Monday, August 16, 2004

A Truly Great Post about Apple

Hats off to John Gruber on his salient piece "Daring Fireball: Why 2004 Won't Be Like 1984". Quite simply a thoughtful and amazing summary of the state of the art (of business) at Apple. Amid the hullaballoo over Jobs' unwillingness to license the iPod platform, being compared to a deja vu of Apple's previous unwillingness to license the Mac platform, John argues that in fact the iPod situation Apple is in has very little resemblance to the Mac situation of 20 years ago. Read on and enjoy.

Thursday, August 12, 2004

RFID in Japanese Restaurants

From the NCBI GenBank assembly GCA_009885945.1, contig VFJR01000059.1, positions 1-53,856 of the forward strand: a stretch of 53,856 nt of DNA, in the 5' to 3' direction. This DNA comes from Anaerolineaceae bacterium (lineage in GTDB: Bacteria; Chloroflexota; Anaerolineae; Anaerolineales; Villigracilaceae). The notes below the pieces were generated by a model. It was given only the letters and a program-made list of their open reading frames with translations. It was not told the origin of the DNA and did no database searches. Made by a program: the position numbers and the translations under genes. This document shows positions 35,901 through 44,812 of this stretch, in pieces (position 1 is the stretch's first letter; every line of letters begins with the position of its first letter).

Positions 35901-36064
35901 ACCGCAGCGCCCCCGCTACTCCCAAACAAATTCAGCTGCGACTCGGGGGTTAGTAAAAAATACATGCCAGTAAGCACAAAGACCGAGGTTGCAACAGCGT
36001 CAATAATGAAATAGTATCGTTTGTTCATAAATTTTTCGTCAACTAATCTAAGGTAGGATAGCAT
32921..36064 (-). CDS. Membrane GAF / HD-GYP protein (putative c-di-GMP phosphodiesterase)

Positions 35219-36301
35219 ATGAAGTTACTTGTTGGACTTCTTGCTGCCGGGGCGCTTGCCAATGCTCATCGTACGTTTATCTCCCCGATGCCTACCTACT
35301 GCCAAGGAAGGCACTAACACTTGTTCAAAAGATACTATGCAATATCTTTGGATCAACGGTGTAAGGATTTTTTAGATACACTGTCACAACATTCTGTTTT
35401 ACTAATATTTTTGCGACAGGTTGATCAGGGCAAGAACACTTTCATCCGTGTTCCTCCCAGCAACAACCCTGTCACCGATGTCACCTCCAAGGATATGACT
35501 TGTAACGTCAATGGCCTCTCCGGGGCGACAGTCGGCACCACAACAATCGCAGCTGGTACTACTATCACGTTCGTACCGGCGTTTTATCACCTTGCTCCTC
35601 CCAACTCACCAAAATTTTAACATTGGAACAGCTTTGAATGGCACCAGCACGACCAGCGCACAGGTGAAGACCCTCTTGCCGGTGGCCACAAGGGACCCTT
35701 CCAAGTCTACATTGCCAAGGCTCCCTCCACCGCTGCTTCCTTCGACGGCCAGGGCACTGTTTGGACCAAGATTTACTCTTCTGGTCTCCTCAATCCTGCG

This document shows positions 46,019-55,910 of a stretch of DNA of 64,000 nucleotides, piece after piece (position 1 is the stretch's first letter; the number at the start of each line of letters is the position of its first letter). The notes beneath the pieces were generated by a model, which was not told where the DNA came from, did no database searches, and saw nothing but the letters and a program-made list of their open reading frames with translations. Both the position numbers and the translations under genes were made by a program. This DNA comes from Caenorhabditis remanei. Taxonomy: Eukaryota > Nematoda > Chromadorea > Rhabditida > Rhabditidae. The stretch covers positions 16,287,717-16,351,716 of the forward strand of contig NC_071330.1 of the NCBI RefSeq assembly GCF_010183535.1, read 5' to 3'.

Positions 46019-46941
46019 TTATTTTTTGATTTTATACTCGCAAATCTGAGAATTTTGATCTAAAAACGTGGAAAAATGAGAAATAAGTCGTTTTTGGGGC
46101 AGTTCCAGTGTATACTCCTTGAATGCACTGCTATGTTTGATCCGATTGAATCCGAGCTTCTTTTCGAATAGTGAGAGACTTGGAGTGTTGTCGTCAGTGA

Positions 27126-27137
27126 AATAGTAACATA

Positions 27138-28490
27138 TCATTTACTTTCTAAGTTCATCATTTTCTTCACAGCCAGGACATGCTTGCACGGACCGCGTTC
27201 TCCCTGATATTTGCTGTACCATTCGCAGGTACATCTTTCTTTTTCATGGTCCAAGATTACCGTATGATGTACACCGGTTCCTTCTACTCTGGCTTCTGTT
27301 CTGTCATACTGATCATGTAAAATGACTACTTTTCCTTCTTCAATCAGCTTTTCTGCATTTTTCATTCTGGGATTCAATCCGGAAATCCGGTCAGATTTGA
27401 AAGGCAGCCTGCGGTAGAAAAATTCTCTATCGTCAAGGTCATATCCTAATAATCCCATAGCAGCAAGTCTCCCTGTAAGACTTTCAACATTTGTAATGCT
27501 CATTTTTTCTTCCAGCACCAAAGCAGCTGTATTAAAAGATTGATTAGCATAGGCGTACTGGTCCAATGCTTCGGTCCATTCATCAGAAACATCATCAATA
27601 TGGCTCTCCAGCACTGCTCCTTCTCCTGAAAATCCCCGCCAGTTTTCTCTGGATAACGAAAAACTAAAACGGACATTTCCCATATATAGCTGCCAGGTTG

Kaiten-sushi Restaurants are upping the technology ante in the land of the rising sun. People think of inventory tracking applications for the mighty RFID tags. Well, think sushi. In case you haven't tried Kaiten-sushi, it's basically sushi served on a conveyor belt around a sushi counter. The chef whips up the sushi on a plate, usually two to a plate, and the plate then travels on the conveyor belt, paraded in front of hungry diners until it gets picked up by a suitor. The magic is in the charging system. Historically, Kaiten-sushi restaurants have color coded the sushi plates to signify price category. For example, a cheap plate containing kappamaki might be blue, an expensive one containing o-toro might be pink. In the past, the server would have to count up the mountain of plates upon 'o-kanjo' (or 'bill please') and figure out the price. I was recently blown away by the Kaiten-sushi restaurant in the new Mori-built Roppongi Hills complex in Tokyo, where the waitress came by at the end of the meal and ran a device up the stack of plates. Beep beep beep. "Thank you sir, the total is 8000 yen." Wait...how did you...? Seeing my surprise and ignorance, she turned over one of the empty plates, and on the bottom was a small square shaped bump, barely visible under blue lacquer. It was an RFID chip implanted in the plate. Different chips for different prices. Cool. The tallying up of over 18 plates literally took less than 5 seconds. That, was an amazing experience.